Very long faces in the West Country this week. Despite much pressure from the health lobby, Alistair Darling has chosen to ignore calls for minimum pricing of alcohol, and instead has imposed a hefty tax hike on cider. In Wednesday’s Budget statement, the Chancellor announced a duty increase of 10% above inflation for cider compared with 2% above inflation for other alcoholic drinks across the board.
In recent years cider has enjoyed something of a tax holiday, making it a firm favourite among young people with little money and big thirsts. Cider has been a cheap way to binge-drink, and the budget hike is intended to bring it back into line on duty and price.
But are above-inflation tax hikes the best fiscal strategy for tackling alcohol misuse – especially binge-drinking by young people? Why the aversion to minimum pricing as an additional measure?
The problem with hikes in duty is that they can be easily absorbed by the supermarkets, which continue to offer cheap drink as loss-leaders to draw people into their stores. Many deeply discounted drinks are currently being offered at less than the cost of VAT, and these tend to be the very lines, such as strong ciders, lagers and alcopops, that are especially popular with young people.
Minimum pricing, on the other hand, has to be passed on to the customer. By fixing a minimum price per unit of alcohol sold – in other words, banning ultra-cheap offers on booze – the government can ensure that no drink can be bought at less than, say, 50p per unit, the figure recommended by England’s Chief Medical Officer as an ‘immediate priority’ over a year ago. This would mean no less than £5.50 for a 2-litre bottle of normal-strength cider (compared with many current offers under £2), £6 for the average six-pack of lager and £4.50 for a typical bottle of wine – more for higher strength versions.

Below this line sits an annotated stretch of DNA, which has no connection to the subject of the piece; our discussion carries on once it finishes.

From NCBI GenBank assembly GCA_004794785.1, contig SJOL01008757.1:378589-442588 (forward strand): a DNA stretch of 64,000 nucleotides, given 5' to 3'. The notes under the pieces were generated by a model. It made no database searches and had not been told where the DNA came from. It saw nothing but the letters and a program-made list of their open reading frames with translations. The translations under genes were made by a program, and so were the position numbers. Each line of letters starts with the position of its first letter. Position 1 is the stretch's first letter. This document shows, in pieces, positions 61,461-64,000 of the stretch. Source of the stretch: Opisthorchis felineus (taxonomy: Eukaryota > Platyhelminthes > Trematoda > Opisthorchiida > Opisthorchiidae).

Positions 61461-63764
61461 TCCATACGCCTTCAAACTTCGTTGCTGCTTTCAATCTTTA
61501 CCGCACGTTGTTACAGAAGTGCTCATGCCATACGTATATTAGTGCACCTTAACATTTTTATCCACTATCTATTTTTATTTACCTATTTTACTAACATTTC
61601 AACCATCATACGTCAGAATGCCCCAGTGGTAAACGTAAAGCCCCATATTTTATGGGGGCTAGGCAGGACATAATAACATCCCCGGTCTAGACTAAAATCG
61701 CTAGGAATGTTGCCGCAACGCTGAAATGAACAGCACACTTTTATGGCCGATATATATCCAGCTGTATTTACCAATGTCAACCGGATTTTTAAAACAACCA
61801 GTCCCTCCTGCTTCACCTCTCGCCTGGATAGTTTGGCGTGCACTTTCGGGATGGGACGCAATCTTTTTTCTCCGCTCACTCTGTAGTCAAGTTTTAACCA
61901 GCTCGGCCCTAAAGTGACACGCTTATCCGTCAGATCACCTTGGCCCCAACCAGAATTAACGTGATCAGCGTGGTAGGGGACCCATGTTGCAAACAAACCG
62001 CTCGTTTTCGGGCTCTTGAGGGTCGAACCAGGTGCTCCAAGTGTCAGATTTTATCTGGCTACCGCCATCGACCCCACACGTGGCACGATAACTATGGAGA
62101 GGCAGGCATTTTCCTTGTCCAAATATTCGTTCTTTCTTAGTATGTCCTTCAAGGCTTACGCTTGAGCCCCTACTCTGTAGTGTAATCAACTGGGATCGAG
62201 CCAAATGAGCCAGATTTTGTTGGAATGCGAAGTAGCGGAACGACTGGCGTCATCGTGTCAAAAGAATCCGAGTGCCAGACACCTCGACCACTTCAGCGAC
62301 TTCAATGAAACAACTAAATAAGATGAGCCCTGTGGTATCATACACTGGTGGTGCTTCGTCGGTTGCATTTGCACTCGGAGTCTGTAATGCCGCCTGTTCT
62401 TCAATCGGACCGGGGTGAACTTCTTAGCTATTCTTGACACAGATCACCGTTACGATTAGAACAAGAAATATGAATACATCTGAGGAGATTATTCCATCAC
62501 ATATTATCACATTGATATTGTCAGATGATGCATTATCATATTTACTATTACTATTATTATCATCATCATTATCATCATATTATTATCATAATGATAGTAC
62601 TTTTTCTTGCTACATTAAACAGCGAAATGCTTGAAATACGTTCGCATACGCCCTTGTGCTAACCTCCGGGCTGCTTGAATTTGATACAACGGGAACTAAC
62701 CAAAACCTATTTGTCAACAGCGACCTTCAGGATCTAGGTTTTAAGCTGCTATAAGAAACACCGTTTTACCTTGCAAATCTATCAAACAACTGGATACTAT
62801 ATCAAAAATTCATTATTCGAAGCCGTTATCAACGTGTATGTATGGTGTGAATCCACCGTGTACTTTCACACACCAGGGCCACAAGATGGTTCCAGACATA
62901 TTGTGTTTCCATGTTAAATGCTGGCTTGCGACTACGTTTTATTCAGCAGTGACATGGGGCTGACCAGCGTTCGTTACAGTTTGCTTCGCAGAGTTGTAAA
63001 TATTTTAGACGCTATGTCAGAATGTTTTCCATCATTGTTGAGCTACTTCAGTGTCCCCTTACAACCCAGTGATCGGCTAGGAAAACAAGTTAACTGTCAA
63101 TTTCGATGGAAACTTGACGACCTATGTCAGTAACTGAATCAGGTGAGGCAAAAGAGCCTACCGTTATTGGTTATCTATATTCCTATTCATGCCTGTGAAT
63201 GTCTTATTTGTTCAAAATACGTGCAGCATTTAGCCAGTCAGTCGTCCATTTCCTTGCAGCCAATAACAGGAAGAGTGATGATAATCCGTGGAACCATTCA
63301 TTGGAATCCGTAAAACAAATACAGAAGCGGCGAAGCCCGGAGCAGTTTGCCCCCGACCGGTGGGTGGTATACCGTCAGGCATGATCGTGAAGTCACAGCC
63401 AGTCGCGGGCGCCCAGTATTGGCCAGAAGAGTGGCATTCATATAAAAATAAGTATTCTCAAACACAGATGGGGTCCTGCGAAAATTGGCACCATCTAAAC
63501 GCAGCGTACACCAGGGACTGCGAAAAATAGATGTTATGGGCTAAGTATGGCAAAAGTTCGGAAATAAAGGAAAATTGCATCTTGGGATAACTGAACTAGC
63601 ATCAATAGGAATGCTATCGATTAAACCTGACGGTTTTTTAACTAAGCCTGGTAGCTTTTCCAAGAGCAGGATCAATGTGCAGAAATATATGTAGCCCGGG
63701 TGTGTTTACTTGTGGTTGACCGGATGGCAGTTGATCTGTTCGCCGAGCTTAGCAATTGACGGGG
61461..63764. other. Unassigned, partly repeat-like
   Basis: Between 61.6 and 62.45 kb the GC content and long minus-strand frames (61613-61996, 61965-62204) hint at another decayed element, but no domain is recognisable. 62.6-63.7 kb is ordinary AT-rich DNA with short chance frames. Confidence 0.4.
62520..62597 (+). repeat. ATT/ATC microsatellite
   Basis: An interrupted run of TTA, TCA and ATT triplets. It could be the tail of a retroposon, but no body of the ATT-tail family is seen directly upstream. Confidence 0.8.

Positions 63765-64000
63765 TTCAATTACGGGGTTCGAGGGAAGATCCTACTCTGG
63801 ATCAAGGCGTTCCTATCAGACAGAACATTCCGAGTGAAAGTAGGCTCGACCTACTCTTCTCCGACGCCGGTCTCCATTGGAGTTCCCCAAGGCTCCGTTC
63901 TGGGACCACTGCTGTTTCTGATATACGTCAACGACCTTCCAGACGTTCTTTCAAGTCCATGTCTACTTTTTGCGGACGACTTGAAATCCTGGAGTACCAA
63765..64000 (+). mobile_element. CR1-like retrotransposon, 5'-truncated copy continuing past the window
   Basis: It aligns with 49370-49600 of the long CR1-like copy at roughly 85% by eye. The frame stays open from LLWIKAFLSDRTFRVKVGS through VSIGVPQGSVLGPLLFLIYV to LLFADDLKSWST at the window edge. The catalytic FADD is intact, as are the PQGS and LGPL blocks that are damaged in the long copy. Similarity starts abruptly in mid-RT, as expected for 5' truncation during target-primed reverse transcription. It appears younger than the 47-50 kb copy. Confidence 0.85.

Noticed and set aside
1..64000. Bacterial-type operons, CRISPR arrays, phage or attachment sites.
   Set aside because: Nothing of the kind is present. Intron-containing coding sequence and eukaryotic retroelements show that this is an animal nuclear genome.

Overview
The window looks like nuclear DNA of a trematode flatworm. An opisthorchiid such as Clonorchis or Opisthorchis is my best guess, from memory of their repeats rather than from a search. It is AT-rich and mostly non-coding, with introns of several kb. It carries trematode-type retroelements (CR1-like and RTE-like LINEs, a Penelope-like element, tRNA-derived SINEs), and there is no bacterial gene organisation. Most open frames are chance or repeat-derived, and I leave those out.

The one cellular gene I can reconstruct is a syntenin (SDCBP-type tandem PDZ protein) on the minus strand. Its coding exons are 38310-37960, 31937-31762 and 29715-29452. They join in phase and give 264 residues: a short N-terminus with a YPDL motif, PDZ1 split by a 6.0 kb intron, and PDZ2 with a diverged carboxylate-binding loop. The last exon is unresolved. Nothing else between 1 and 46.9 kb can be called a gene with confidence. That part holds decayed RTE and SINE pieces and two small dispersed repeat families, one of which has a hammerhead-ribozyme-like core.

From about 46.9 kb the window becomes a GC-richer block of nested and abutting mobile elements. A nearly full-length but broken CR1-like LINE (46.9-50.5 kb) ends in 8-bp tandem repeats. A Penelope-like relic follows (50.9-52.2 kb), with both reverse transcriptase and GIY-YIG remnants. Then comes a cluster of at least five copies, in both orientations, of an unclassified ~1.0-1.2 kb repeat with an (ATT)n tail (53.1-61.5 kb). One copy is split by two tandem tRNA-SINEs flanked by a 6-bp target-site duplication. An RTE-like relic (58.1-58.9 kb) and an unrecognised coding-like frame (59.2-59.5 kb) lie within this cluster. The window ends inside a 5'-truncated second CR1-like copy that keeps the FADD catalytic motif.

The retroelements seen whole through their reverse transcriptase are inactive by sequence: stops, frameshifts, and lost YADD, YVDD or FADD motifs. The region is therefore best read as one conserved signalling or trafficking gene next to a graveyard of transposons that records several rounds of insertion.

The impact on health could be considerable. Consumption is closely linked to price, and a team at Sheffield University have calculated that, with a minimum of 50p per unit, every year the UK could see: 3,393 fewer deaths, 97,900 fewer hospital admissions, 45,800 fewer crimes, 296,900 fewer sick days, and a total benefit of over £1 billion. The deterrent effect and health benefits would be greatest for the heavier drinkers, especially those with the least disposable income.
With an election in the offing, the tax versus minimum pricing issue has split the parties. The Lib Dems are likely to be for it, Labour against (after Gordon Brown’s flat refusal to accept the CMO’s recommendation last year) and the Tories somewhere in between (on selected types of drink favoured by young people). In Scotland the parties line up differently – perhaps distorted by the distilleries – and the SNP-led efforts to drive through legislation are having a rough ride.
But, after the election, there’ll be all to play for. My guess is that common sense will break out and minimum pricing will soon be on the statute book as a useful adjunct to increases in duty. It won’t be either/or, but both/and. There’s still a chance that, just as it did with smoke-free legislation, Scotland could lead the way.
Or perhaps a fresh lot of Westminster MPs will see the light, and a ban on deep discounting of booze could be one of the early benefits of a hung parliament.
Good news for the nation’s health – but maybe less so for the apple-growers and cider-makers of the West Country.